Some people may see these words as sheer politics and a formal paying of tribute. It is not, because what is happening today in Cardiff is truly a groundbreaking event. A groundbreaking event not only because it breaks through the coldness of official shyness for recognition, the concern to upset a strategic ally by calling the things by their names ; it breaks through cold-minded reasoning and calculation as what should be offset with what ; and gives way to what comes from the heart. And today’s most important lesson is that today we announced that the hearts of the Welsh and Armenian peoples beat on the same frequency and accelerate to express their feelings at the same impulses. This particular instance of historical injustice has made our hearts react the same way. And this is the most important part. It is important because from now on every Welshman or guest of your capital city passing by the consecrated cross-stone in the grounds of the Temple of Peace will think of Armenians and of the special links between our nations and thin and appreciate why this monument is here. The media in Armenia today already spoke of this event. They have been mentioning it for some time and the ripples that this event has created will travel a long distance through the Armenian and other media throughout the world to the heart of every Armenian and every person who feels they should do right in their lives. In an interview of mine to one of leading national newspapers in Armenia, published today, I have already thanked Wales-Armenia Solidarity, John Torossyan and Elian Williams for their dedication and resolve to see this wonderful initiative to the end. I have thanked the authorities of Cardiff for the permission and unswerving support to erect the cross-stone on a piece of public land and the entire Welsh nation for their assistance and understanding. It is with greatest pleasure and humbleness that I do it again here. Thank you. Thank you to the Welsh Assembly, President Lord Dafydd and to the Church of Wales. Special thanks to Stephen Thomas of the Welsh International Centre and the Temple of Peace trustees for their continuing cooperation and help. And I would also like to thank everyone who takes part in today’s ceremony, from organizers to performers and the audience and supporters.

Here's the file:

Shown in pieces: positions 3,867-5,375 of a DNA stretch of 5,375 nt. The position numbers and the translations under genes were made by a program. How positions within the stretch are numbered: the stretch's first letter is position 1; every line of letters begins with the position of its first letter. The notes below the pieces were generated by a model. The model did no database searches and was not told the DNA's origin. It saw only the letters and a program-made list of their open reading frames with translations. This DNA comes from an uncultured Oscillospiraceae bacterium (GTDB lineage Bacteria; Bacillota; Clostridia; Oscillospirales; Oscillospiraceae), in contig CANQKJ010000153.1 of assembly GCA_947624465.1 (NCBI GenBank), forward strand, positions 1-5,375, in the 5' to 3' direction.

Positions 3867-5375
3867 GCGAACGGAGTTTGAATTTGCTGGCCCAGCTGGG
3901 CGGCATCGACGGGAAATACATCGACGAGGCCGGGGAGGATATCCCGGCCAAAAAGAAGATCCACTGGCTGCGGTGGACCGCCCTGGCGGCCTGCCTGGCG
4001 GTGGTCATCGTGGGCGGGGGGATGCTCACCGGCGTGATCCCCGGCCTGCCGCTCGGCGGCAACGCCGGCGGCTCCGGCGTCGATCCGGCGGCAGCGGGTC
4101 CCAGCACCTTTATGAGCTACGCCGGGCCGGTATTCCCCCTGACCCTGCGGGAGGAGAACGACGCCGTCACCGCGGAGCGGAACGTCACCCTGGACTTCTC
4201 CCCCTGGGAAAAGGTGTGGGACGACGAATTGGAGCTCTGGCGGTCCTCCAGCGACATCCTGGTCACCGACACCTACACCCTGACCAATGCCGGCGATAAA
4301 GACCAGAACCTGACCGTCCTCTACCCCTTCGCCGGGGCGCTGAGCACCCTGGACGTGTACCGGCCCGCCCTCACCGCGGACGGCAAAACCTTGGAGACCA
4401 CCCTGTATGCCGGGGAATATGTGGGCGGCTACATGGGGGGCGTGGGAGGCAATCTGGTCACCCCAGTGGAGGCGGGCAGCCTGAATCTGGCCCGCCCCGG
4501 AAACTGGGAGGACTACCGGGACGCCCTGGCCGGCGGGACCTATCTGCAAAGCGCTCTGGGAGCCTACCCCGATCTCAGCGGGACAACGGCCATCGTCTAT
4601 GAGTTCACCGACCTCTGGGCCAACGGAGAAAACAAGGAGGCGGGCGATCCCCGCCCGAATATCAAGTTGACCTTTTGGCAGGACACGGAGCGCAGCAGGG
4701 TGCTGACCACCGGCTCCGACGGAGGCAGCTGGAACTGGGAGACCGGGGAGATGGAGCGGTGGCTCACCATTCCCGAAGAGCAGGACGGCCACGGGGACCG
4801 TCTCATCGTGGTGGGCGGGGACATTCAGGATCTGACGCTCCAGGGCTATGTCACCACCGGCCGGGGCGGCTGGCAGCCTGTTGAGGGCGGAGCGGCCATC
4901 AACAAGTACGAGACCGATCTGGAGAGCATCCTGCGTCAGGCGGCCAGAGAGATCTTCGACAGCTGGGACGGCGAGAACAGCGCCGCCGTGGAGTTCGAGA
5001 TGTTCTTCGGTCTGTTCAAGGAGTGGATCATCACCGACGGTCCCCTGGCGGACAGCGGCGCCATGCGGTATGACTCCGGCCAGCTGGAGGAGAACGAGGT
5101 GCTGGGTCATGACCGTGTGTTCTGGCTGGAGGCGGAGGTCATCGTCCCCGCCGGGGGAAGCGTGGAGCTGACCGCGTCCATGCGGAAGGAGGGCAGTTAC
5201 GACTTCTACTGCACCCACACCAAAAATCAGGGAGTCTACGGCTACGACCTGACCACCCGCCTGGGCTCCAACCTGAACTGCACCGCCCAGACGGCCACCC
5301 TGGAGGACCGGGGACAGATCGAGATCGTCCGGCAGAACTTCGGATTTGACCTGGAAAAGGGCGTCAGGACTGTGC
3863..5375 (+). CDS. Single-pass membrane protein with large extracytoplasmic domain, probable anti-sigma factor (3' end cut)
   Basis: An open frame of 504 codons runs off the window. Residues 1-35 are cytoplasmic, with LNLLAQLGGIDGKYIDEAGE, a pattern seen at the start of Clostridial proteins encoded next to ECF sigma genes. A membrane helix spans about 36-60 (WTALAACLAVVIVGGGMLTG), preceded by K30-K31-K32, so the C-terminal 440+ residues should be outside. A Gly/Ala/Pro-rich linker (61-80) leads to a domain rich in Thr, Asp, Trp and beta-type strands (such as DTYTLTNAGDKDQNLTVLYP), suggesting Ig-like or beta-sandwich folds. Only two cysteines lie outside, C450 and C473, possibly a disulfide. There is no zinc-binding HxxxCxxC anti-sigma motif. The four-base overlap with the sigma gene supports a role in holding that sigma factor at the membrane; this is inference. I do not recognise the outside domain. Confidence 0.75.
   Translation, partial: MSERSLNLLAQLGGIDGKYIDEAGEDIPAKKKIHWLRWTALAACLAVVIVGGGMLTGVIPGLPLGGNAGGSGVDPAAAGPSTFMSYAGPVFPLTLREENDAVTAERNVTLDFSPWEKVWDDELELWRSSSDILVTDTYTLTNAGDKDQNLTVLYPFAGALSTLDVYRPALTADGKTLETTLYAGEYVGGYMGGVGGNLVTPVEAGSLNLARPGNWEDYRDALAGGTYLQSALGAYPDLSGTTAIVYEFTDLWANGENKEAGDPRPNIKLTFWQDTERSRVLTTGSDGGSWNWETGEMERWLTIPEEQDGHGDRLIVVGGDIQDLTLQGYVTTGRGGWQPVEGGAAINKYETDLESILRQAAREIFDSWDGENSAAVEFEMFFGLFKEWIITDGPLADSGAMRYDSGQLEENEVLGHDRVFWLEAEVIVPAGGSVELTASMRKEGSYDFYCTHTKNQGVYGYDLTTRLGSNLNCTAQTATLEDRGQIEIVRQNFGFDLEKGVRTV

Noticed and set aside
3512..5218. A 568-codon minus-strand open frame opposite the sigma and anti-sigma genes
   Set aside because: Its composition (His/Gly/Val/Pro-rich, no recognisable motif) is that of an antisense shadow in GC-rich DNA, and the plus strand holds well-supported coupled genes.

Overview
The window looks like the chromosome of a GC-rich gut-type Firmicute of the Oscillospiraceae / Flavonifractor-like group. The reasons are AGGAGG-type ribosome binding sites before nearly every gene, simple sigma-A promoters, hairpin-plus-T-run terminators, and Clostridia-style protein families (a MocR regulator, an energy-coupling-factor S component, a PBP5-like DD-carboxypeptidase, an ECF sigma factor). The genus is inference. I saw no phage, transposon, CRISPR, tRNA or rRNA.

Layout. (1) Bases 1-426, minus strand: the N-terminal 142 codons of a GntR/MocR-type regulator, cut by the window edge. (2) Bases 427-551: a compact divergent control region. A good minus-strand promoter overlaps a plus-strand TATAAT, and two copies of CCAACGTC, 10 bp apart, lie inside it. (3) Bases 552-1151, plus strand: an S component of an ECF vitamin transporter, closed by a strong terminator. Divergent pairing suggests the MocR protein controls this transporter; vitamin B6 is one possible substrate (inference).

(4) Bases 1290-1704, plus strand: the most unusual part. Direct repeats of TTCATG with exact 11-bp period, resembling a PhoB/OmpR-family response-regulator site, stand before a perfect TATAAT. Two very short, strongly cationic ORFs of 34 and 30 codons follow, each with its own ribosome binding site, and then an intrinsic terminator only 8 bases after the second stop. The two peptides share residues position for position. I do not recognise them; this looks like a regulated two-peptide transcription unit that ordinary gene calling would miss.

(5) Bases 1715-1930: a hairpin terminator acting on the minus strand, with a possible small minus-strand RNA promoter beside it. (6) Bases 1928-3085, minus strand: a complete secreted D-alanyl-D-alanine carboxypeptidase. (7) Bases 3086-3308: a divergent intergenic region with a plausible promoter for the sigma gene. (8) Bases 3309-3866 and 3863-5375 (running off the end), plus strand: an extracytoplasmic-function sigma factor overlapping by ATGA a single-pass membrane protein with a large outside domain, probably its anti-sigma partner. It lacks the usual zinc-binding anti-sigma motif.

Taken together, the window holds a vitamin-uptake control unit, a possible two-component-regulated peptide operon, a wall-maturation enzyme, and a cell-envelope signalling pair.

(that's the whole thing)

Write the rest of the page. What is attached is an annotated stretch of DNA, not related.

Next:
Ladies and Gentlemen,
I am not going to lecture you about the Genocide of Armenians. Much has been said about it. Also, here and today there is no need to preach the converted. I would, however, like to state the following. The insistence of Armenians all over the globe and the consistent policies of the Republic of Armenia that the massacres of Armenians in the Ottoman Empire be recognized as Genocide are not a sign of hostility or of refusal to talk. On the contrary, given Turkey’s vehement yet fruitless denial campaign, they are the only ways to reconciliation.